10, Recycling and waste Management. On a final note, I do not expect any of us to have the time or energy to do this all the time. I know it is hard, and our lives are difficult enough as it is, these are simply ideas and suggestions. If you can tackle one of the things on this list then you are doing better than if you hadn't tried. The sad reality is that we, as yacht crew are so privileged, we get to visit the most beautiful places in the world in the name of work. But with great privilege comes great responsibility, many of the places we visit do not have the infrastructure to deal with the amount of waste we produce on these boats. It is up to us to be part of the solution rather than part of the problem. By minimising waste at the root of the problem we can far improve our chances of dealing with the rubbish we do make properly. So finally, recycle where you can- even if you have to drive there, wash it properly, and recycle it responsibly. It is not anybody else's responsibility to deal with your waste. Never, ever throw plastic or cigarette butts in the sea. If you see someone doing this please PLEASE pull them up on it.

Finally (I promise), know that this is a real problem that nobody else is going to solve for us. It is in the yachting communities, both sail and motors, interest to make changes that stop us harming the environment we live and work in. One day you will be happy you did.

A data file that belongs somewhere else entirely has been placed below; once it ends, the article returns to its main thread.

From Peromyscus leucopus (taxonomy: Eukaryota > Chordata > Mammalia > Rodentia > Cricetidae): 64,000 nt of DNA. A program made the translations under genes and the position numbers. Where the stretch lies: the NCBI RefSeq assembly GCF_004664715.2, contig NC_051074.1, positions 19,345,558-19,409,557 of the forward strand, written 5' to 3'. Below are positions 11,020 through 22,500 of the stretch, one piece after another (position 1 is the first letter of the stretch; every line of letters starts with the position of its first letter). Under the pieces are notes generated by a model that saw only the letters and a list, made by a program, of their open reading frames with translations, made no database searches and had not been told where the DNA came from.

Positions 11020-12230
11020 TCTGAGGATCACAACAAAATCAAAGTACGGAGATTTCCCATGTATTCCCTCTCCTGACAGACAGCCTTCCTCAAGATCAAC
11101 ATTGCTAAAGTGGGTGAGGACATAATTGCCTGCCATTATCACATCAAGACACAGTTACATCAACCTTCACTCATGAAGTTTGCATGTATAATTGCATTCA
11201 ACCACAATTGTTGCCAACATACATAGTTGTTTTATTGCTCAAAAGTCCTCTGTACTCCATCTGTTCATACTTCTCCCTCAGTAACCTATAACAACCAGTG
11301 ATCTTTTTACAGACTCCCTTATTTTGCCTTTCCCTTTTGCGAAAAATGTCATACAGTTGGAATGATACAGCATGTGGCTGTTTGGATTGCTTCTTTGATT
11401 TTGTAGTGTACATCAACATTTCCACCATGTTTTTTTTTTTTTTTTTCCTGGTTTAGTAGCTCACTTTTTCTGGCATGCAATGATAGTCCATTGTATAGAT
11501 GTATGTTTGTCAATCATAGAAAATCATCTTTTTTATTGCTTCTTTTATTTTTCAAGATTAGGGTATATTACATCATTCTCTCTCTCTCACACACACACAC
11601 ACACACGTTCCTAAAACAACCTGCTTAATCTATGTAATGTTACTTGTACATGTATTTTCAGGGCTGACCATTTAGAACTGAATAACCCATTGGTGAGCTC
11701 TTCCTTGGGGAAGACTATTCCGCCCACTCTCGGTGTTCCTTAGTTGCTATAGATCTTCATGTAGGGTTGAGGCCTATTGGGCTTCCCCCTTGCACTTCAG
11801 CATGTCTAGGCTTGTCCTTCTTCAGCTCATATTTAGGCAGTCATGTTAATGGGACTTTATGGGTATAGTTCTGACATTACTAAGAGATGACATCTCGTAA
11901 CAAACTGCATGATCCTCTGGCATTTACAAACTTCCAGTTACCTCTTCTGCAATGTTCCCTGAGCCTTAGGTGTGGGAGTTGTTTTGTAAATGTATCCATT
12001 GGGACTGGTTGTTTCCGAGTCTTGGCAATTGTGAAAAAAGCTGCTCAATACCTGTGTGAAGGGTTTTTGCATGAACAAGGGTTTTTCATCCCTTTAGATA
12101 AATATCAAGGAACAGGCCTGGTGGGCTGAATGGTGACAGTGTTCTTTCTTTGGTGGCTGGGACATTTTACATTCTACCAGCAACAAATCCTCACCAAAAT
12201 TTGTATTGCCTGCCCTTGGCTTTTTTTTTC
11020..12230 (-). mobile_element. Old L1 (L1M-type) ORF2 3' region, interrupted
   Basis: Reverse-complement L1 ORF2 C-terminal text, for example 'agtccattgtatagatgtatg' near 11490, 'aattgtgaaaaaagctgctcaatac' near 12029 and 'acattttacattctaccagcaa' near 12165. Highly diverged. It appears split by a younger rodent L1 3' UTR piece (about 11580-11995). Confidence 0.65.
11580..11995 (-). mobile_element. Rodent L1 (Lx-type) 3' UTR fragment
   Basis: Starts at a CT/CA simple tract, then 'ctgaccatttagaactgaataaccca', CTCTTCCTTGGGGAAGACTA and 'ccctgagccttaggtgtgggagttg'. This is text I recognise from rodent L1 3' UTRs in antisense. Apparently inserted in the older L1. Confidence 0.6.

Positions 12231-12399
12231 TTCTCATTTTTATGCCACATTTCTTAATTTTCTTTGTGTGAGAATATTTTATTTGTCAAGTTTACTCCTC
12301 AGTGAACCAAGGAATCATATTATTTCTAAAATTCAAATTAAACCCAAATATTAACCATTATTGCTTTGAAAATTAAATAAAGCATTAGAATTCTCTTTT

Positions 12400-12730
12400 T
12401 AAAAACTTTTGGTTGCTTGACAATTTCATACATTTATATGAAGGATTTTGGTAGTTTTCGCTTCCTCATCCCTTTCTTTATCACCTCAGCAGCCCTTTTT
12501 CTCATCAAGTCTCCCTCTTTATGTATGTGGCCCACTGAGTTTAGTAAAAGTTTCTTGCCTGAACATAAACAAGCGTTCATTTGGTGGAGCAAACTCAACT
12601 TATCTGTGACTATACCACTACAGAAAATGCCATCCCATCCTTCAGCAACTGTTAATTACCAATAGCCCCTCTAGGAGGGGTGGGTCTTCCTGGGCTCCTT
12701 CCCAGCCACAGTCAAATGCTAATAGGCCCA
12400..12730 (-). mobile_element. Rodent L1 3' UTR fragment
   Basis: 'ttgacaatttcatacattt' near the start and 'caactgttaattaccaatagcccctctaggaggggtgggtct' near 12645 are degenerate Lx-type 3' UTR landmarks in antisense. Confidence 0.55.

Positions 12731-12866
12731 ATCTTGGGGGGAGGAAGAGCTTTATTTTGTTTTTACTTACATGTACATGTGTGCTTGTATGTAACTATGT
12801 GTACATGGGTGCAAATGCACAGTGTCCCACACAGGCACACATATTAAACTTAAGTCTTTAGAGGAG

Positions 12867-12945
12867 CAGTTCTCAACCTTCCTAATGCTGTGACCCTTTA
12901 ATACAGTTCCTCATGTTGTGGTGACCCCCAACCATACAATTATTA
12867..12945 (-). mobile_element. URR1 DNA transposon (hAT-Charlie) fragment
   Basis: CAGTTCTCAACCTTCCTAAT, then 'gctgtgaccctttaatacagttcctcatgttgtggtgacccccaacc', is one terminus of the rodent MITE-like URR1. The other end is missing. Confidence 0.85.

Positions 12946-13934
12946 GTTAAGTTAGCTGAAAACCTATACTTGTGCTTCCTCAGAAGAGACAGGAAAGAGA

📍Currently @ Sea

 Quite a fun + exciting project in the pipeline. Looking forward to sharing it later this year. I can't really say much at the moment, so here are a few snaps from the journey! But I'll give you a nice surprise! All of these sparkling sunshine photographs are from around the UK! 🌊🌬🐚☺️      

Quite a fun + exciting project in the pipeline. Looking forward to sharing it later this year. I can't really say much at the moment, so here are a few snaps from the journey! But I'll give you a nice surprise! All of these sparkling sunshine photographs are from around the UK! 🌊🌬🐚☺️

 

 

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 These pals joined us for our final evening at sea! #foreverdolphinlove

These pals joined us for our final evening at sea! #foreverdolphinlove

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Be Kind.

 

Be Kind. 


Kindness in its essence is a trait sometimes undervalued and often forgotten.  
Yet a few words carefully selected, or simply left unspoken can mean the difference between a smile and a tear.  We speak of intention, of gratitude and karma, but a simple act of selfless kindness is all it can take to brighten or soften the days of at least two people. 

 

It is present in babies when they are born, no child comes into this world with a preconceived idea of malice or hatred, we arrive with the capacity to love unconditionally, yet slowly that capability becomes ground down and chipped away over the years. In some minds, the potential for love, charity or altruism becomes crystallised, growing in new forms, in others a sort of calcification takes place, a smooth, hardened shell presents itself to the world.